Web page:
It was a night when one celebrity per ad was no longer nearly enough. Jaguar plopped three famous British actors, including Oscar winner Ben Kingsley, into its spot, which also was directed by an Oscar winner, Tom Hooper. Toyota mashed in one celeb, Terry Crews, and about a dozen Muppets. Anheuser-Busch not only put Arnold Schwarzenegger into its spot, but several other celebs, along with the band One Republic. Oikos yogurt had a chunk of the cast of sitcom Full House.
It also was a night to celebrate the family. Hyundai celebrated good dads. Cheerios celebrated a diverse family. Coke celebrated families speaking in a dozen different languages.
Yes, some ads were longer. An irony, for sure, in a Vine-obsessed age of six-second messaging. The Chrysler 200 ad with Dylan clocked in at two minutes, Maserati and Ford at 90 seconds. Anheuser-Busch recut one of its 30-second spots into 60 seconds to give it more depth.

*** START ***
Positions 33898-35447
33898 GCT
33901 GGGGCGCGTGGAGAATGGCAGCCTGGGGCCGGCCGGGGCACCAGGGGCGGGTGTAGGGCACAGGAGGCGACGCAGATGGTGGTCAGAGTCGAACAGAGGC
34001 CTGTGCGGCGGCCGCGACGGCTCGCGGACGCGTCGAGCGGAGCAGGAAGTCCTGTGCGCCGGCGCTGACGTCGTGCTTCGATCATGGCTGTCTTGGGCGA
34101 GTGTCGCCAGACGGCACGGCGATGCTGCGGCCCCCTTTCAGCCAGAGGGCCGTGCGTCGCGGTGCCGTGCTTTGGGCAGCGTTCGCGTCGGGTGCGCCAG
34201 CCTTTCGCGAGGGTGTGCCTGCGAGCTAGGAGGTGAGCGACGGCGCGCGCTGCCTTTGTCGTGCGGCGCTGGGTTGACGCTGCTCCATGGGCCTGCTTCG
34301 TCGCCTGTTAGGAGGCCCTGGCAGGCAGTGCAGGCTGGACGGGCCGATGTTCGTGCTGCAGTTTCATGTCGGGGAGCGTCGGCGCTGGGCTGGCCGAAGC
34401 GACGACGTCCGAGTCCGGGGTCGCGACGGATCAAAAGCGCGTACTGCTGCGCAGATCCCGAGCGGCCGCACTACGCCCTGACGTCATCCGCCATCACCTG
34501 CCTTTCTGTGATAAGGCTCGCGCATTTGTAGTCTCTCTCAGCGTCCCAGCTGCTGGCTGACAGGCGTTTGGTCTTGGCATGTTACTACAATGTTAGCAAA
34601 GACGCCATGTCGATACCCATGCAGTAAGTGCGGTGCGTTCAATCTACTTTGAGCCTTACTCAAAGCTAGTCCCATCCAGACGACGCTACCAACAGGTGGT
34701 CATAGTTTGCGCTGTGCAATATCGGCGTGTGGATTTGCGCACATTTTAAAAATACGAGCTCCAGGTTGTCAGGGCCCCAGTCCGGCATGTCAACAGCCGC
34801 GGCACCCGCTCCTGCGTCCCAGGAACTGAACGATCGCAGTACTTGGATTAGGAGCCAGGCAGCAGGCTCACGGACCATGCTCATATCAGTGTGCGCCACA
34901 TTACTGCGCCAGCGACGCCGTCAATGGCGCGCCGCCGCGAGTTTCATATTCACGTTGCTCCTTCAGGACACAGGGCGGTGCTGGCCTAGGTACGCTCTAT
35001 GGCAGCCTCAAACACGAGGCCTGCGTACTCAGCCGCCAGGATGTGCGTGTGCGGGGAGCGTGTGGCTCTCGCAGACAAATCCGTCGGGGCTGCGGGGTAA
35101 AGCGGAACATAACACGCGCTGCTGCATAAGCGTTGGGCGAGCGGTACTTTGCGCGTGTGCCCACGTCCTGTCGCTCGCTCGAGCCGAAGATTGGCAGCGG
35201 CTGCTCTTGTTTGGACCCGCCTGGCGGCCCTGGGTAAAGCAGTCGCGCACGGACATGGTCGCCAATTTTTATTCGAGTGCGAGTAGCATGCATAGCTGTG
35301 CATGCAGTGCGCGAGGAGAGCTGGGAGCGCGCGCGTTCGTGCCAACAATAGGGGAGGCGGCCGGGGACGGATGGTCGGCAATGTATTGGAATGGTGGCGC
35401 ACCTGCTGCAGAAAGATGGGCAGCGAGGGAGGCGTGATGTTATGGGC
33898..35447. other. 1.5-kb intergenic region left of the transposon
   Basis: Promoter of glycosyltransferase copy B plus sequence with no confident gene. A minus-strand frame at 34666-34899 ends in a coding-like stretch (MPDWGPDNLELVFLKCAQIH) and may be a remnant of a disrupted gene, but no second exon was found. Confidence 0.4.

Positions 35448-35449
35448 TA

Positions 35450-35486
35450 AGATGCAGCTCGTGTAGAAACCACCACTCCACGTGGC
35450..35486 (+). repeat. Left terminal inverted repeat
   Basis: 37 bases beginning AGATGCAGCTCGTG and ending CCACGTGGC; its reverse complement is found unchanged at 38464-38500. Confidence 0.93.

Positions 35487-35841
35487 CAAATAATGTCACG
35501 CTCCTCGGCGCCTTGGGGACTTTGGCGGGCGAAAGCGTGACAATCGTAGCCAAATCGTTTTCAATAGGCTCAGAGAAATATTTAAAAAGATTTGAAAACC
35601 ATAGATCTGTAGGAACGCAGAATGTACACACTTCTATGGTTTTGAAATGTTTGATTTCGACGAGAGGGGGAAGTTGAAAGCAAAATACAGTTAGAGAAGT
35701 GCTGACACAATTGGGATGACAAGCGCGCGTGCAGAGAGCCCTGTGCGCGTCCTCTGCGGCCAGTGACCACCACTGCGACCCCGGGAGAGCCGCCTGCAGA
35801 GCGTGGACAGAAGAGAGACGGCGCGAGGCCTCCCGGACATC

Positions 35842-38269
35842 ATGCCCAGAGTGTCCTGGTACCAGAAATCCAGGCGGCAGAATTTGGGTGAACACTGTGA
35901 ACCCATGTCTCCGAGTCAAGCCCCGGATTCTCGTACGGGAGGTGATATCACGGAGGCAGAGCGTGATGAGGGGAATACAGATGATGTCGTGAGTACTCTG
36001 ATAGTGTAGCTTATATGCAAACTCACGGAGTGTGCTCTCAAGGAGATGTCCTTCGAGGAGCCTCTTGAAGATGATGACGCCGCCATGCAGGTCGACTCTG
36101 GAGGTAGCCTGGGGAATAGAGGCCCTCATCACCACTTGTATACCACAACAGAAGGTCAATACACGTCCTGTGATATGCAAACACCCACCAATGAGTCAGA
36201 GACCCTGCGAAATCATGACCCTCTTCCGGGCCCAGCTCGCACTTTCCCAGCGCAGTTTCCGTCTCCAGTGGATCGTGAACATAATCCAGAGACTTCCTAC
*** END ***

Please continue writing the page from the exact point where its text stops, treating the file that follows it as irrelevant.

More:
Even some of the shorter ads were meatier — with more substance and less fluff. Following a banner year in U.S. cinema, when filmmakers created more five-star movies than Oscar nominators could reward, it's almost as if a smidgen of this excellence rubbed off on Madison Avenue.
It's also the Super Bowl where, in a bid for their ads to go viral, a handful of advertisers placed real consumers in dream-come-true situations. Anheuser-Busch did it with the soldier who returns to a hero's welcome from Afghanistan, as well as one with a clueless guy who finds himself playing table tennis with Arnold Schwarzenegger. And GoDaddy let a woman surprise her real boss and quit her job.
Even with the economy apparently improving, it appears that our cultural hearts still are beating for the past, and not so much for the present or future. Nostalgia for what was — or what our faulty memories tell us was — was woven into more than a dozen Super Bowl spots, perhaps none with more characters per second than Radio Shack's ad, which featured 20 real or animated 1980s celebrities, from Hulk Hogan to Mary Lou Retton to Alf.
This also was the Super Bowl where simple was good — sometimes even great. In Anheuser-Busch's puppy ad, the simple message: Dog loves horse. For Hyundai's ad: Dad saves son. For Chrysler and Coke's offerings: America is good.
On Sunday night, for a change, so were some of America's ads.